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A child holding a teddy bear and a shadow of a robot behind him The 'Weird Events' That Make Machines Hallucinate
BBC News
Linda Geddes
December 5, 2018

Computers can be tricked into misidentifying objects and sounds, raising issues about the real-world use of artificial intelligence (AI); experts call such glitches "adversarial examples" or "weird events." Said the Massachusetts Institute of Technology (MIT)'s Anish Athalye, "We can think of them as inputs that we expect the network to process in one way, but the machine does something unexpected upon seeing that input." In one experiment, Athalye's team slightly modified the texture and coloring of certain physical objects to fool machine learning AI into thinking they were something else. MIT's Aleksander Madry said the problem may be rooted partly in the tendency to engineer machine learning frameworks to optimize their performance on average. Neural networks might be fortified against outliers by feeding them more challenging examples of whatever scientists are trying to teach them.

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An actor standing in the field with drones in the sky behind him Using Drones to Simplify Film Animation
ETH Zurich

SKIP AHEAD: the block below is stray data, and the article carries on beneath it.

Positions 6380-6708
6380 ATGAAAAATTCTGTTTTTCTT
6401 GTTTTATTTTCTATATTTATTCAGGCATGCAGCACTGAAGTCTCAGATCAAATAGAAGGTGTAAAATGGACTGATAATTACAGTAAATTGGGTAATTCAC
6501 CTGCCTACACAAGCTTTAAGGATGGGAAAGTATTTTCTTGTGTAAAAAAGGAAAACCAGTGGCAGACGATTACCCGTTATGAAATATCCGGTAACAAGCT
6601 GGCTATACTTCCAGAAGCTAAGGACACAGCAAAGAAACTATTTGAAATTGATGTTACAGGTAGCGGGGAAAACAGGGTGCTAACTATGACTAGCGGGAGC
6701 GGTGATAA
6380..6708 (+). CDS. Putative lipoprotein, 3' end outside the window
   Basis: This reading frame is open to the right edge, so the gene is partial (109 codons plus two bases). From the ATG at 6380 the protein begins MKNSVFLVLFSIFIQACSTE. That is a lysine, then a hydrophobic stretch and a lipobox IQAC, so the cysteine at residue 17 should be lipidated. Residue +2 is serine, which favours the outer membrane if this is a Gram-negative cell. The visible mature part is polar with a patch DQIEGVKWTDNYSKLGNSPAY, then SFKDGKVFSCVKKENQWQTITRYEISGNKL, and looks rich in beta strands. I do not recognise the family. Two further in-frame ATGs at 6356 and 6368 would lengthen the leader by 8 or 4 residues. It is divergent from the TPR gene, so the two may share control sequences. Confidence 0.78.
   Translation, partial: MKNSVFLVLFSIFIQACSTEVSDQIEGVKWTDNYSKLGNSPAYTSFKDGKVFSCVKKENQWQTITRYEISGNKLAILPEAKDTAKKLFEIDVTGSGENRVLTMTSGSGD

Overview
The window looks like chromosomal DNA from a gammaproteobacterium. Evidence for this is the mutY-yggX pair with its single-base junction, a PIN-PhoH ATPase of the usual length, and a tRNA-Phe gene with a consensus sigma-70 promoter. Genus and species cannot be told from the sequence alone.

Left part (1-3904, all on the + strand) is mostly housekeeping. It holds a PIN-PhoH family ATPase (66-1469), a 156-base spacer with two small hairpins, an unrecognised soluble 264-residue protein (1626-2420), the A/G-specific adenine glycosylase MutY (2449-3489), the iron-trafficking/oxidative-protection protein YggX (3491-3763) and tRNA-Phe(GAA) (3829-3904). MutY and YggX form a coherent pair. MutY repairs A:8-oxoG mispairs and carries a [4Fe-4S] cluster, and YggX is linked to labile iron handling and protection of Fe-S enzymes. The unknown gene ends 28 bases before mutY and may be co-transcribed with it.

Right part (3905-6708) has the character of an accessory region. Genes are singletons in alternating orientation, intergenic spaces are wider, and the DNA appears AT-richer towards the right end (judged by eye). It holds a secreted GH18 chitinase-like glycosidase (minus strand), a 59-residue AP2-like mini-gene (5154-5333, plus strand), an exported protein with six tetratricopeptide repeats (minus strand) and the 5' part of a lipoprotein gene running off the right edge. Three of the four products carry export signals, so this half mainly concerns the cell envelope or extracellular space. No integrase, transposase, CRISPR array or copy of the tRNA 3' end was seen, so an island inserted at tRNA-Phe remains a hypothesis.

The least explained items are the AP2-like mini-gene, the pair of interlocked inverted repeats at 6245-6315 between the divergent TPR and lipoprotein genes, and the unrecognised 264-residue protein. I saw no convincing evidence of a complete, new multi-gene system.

Felix Wurtsen
December 5, 2018

Researchers at the Swiss Federal Institute of Technology, Zurich (ETH Zurich) in Switzerland and the Delft University of Technology in the Netherlands are using drones to streamline the production of realistic animated figures. Traditional motion capture requires either installing numerous cameras in different places, of which only a few can be used simultaneously, or other complex arrangements. The researchers utilized two commercially available drones and a laptop, with the drones following a performer's movements and adjusting their position so the target is always shot from two angles; the system predicts these movements in real time, then calculates where the drones need to fly so the performer remains in the frame. The performer wears infrared diode markers that the drones pick up with true light filters to simplify data processing. Said ETH Zurich's Tobias Nageli, "What makes our system so unique is that it can also reliably capture sudden and fast movements."

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Robot, Drone Spending to Total $115.7 Billion in 2019: IDC
ECN Magazine
Spencer Chin
December 4, 2018

The Worldwide Semiannual Robotics and Drones Spending Guide from market research firm International Data Corporation (IDC) projects worldwide spending on robotics systems and drones to reach $115.7 billion next year, up 17.6% from 2018, and reaching $210.3 billion by 2022, with a compound annual growth rate (CAGR) of 20.2%. The study forecasts investment in robotic systems will total $103.4 billion next year, while investment in drones will total $12.3 billion. Discrete manufacturing will account for nearly half of all robotics systems spending worldwide in 2019, generating $50.2 billion in revenues. Consumer spending on drones is expected to total $5.1 billion in 2019, or slightly more than 40% of the worldwide total, while industry spending on drones will be led by utilities ($1.4 billion), construction ($1.05 billion), and discrete manufacturing ($913 million).